Player 3 (Yellow) Player 2 (Grey)   Player 1 (Green) Player 4 (Purple)  

 

Since the player farthest from the road is the yellow player, they then move first. Let’s say that the yellow player goes to the fifth space.

Village Temple Encounter Paddy Panorama Sea Panorama Mountain Panorama
  Player 2 (Grey)   Player 1 (Green) Player 4 (Purple) Player 3 (Yellow)

 

Now, it’s the grey player’s turn. Let’s say that they move to the third space.

Village Temple Encounter Paddy Panorama Sea Panorama Mountain Panorama
    Player 2 (Grey) Player 1 (Green) Player 4 (Purple) Player 3 (Yellow)

 

Since the grey player is still the farthest player from the destination, it is still their turn. So, a player can have two or more turns in a row, depending on their location.

2. You must only go forward, never backward.

When it is your turn to move, you can only move forward, and you cannot return to a space behind you.

Example: Let’s say that Player 3 (Yellow) was previously in the first space and Player 2 (Grey) is in the second space.

Village Temple Encounter Paddy Panorama Sea Panorama Mountain Panorama
Player 3 (Yellow) Player 2 (Grey)   Player 1 (Green) Player 4 (Purple)  

 

During their turn, Player 3 moves to the fifth space.

Village Temple Encounter Paddy Panorama Sea Panorama Mountain Panorama
  Player 2 (Grey)   Player 1 (Green) Player 4 (Purple) Player 3 (Yellow)

 

Now, it is Player 2’s turn. They can only move forward, so they cannot go to the first space where Player 3 was before. They can only go either the third, sixth or even farther.

3. You can go forwards to how many places you want.

As demonstrated in the examples in the first rule, you can skip as many places as you want.

Example: Let’s say that there are only two players in the game, Player 1 (Green) and Player 2 (Grey). Player 2 is behind Player 1, so they go first.

Village Temple Encounter Paddy Panorama Sea Panorama Mountain Panorama
Player 2 (Grey) Player 1 (Green)        

 

If Player 2 wants to, he can go to the third space or even more.

Village Temple Encounter Paddy Panorama Sea Panorama Mountain Panorama
Player 2 (Grey) Player 1 (Green) Player 2 can move here Or here Or here Or here, or farther

 

The only restriction is that every player’s final destination is an inn. They cannot move past an inn during the game except when everyone has arrived there.

How to Move Between Single and Double Spaces in Tokaido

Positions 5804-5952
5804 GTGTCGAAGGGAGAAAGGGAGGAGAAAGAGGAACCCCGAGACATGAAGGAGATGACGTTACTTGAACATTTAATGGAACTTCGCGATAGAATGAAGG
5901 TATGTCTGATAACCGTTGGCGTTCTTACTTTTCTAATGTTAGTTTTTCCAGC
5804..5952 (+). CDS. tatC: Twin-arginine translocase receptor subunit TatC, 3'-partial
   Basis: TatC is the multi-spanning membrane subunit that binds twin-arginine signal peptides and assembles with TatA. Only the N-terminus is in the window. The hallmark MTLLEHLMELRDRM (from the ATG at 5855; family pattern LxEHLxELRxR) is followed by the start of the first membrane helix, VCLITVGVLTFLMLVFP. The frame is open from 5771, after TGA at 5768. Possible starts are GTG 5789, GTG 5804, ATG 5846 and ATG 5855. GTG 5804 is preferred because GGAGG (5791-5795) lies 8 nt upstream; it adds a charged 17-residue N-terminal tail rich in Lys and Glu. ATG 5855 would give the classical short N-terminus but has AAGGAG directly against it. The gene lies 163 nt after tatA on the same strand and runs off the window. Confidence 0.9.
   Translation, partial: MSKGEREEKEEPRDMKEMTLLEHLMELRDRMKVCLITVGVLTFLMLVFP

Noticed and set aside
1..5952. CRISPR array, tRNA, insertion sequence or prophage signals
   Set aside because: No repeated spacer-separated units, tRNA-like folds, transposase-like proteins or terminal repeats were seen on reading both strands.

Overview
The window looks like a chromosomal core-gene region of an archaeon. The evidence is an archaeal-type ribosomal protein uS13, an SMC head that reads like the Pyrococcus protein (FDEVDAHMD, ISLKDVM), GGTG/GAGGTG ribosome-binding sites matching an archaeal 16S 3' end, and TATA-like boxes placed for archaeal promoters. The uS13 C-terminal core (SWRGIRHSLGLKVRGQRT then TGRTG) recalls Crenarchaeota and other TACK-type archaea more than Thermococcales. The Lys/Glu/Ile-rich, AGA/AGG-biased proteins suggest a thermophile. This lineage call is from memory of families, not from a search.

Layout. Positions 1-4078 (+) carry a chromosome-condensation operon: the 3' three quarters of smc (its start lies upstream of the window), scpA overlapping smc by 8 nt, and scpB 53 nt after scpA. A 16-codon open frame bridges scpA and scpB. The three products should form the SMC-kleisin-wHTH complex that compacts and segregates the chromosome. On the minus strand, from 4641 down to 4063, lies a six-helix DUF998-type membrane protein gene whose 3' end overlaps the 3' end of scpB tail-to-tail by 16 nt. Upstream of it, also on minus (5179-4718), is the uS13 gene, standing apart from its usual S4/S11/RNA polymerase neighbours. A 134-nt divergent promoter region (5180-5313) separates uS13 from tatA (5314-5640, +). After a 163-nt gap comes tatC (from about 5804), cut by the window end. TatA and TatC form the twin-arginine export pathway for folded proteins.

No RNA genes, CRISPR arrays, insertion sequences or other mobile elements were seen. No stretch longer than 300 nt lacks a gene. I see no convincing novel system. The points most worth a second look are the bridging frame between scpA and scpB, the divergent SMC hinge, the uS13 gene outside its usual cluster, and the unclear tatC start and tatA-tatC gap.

If you look at the board, you may see that some stops have two dots. This occurrence means that two players can fit on the same stop. However, this is only applicable with four or five players playing the game. When a player moves to an unoccupied double space, they must occupy the nearest dot. When there is another player already on the double space, they have no choice but to occupy the second dot.

The second dot is the farthest between the two spaces, so if two players are occupying the two spaces, the player on the second space gets to move first.

Example: Let’s say that there are four players: Player 1 (Green), Player 2 (Grey), Player 3 (Yellow), and Player 4 (Purple). They are at the starting inn, and the first space in front of them is a double space village. Player 1 moves first and goes to the Village; Player 2 goes to the Temple; Player 3 goes to the Sea Panorama. Player 4 is still thinking about where to move.

Village Temple Encounter Paddy Panorama Sea Panorama Mountain Panorama
Player 1 (Green) Player 2 (Grey)     Player 3 (Yellow)  
  X X X    

 

Player 4 decides to go to the Village, and they can do so since it is a double space. So, they occupy the second space.

 

Village Temple Encounter Paddy Panorama Sea Panorama Mountain Panorama
Player 1 (Green) Player 2 (Grey)     Player 3 (Yellow)  
Player 4 (Purple) X X X    

Since they are on the second space, they are still the farthest, and therefore it is still their turn. Player 4 decides to go to the double-space Sea Panorama. Again, since it is first occupied by Player 3, he goes to the second space.

Village Temple Encounter Paddy Panorama Sea Panorama Mountain Panorama
Player 1 (Green) Player 2 (Grey)     Player 3 (Yellow)  
  X X X Player 4 (Purple)  

 

Now, it is Player 1’s turn. They decide to go to the double space Mountain Panorama, and since they are the first player landing there, they occupy the first space.